Skip to main content
sales@mediastorehouse.com.au
Framed Pictures, Canvas Prints
Posters & Jigsaws since 2004
Home > All Images > 2005 > November > 29 Nov 2005

Images Dated 29th November 2005

Available as Framed Prints, Photos, Wall Art and Gift Items

Choose from 56 pictures in our Images Dated 29th November 2005 collection for your Wall Art or Photo Gift. Popular choices include Framed Prints, Canvas Prints, Posters and Jigsaw Puzzles. All professionally made for quick delivery.


Butterfly proboscis, SEM Featured 29 Nov 2005 Print

Butterfly proboscis, SEM

Butterfly proboscis. Coloured scanning electron micrograph (SEM) of the coiled tip of a proboscis of a swallowtail butterfly (Papilio sp.). The proboscis is an elongated hollow tube that is used to suck up nectar and other liquids. The spikes protruding from the coiled tip are sensilla, which are sensory organs that allow the butterfly to taste its food

© SUSUMU NISHINAGA/SCIENCE PHOTO LIBRARY

James Clark Maxwell with his demon Featured 29 Nov 2005 Print

James Clark Maxwell with his demon

James Clark Maxwell and his demon, artwork. Maxwell (1831-1879) is best known for his laws of electromagnetism, which laid the foundations for modern physics. His "demon" was a thought experiment to question the Second Law of Thermodynamics: the entropy of a system tends to increase. This means that a hot region cannot draw heat from a colder region. Maxwell's demon is a being that can operate a door between a hot and cold gas, opening it to allow a fast-moving (hot) molecule to pass to the hot side, or a slow- moving one to pass to the cold side. This would violate the second law. However, as the demon requires energy to distinguish between fast and slow approaching molecules, and to operate the door, the entropy of the system increases anyway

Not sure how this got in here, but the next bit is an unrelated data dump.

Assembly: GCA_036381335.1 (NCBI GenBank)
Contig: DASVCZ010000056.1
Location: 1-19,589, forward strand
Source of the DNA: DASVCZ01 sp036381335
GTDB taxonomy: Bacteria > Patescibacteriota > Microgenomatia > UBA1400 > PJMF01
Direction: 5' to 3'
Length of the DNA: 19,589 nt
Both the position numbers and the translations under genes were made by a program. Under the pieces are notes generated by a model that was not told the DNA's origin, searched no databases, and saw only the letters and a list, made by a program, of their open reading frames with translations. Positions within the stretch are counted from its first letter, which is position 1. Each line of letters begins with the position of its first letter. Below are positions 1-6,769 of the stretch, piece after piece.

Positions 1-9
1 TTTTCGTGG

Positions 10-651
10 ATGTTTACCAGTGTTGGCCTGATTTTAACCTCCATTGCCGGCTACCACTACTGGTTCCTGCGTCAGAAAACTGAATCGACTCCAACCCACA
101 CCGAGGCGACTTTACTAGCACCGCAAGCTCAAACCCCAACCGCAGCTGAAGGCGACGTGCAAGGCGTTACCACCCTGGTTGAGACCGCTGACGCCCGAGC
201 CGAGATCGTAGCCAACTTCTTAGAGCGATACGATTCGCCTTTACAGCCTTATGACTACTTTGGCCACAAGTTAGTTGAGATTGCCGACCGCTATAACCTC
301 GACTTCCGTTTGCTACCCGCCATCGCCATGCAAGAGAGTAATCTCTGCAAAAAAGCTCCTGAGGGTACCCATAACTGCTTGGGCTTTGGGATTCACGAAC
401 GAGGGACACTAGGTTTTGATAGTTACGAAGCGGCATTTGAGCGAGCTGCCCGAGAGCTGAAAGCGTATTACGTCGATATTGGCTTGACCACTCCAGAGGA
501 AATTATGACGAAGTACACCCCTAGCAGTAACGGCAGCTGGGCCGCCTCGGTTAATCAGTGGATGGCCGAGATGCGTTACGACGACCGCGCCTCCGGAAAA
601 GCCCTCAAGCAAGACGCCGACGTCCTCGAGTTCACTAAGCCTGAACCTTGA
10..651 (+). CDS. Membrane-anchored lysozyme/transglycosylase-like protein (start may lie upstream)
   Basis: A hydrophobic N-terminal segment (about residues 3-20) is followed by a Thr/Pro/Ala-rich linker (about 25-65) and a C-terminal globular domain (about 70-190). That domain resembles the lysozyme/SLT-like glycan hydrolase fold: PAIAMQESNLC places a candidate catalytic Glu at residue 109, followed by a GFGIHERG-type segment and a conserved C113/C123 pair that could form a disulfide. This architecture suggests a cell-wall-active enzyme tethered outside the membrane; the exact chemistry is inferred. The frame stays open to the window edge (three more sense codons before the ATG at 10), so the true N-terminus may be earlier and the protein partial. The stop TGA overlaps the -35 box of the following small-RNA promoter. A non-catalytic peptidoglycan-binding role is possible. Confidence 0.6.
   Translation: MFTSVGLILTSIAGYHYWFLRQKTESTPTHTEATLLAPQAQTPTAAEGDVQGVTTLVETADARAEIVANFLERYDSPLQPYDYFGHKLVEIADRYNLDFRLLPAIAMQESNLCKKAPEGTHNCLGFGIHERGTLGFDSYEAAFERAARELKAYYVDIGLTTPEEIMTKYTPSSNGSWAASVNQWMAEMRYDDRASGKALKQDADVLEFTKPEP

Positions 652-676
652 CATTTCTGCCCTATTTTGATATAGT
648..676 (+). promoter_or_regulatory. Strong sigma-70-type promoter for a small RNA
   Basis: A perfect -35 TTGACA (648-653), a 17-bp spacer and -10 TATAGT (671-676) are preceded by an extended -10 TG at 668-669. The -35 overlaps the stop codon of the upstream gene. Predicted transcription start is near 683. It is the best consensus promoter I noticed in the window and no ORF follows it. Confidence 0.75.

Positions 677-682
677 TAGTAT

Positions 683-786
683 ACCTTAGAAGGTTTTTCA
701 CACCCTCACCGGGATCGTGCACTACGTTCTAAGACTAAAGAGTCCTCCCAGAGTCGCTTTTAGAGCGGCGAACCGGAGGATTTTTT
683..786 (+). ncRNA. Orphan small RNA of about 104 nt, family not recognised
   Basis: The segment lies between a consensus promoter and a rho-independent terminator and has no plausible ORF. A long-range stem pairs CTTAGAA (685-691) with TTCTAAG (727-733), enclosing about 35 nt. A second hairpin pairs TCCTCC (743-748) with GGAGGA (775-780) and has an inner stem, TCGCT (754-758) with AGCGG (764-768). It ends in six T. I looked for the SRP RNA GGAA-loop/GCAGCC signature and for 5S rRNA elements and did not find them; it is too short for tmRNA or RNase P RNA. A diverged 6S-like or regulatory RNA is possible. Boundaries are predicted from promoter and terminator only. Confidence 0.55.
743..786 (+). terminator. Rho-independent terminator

© BILL SANDERSON/SCIENCE PHOTO LIBRARY

Sunflower pollen, SEM Featured 29 Nov 2005 Print

Sunflower pollen, SEM

Sunflower pollen grains. Coloured scanning electron micrograph (SEM) of pollen grains from the sunflower (Helianthus annuus). The grains have a spiked outer wall (exine), which may assist in their dispersal by improving their adherence to pollinating insects. The characteristic surface of pollen grains is used by botanists to recognise and classify plants. Each pollen grain contains a male gamete (reproductive cell) that is intended to fertilise an egg or ovule (female gamete), and initiate the formation of a seed for a new plant. Magnification: x2100 when printed at 10 centimetres tall

© SUSUMU NISHINAGA/SCIENCE PHOTO LIBRARY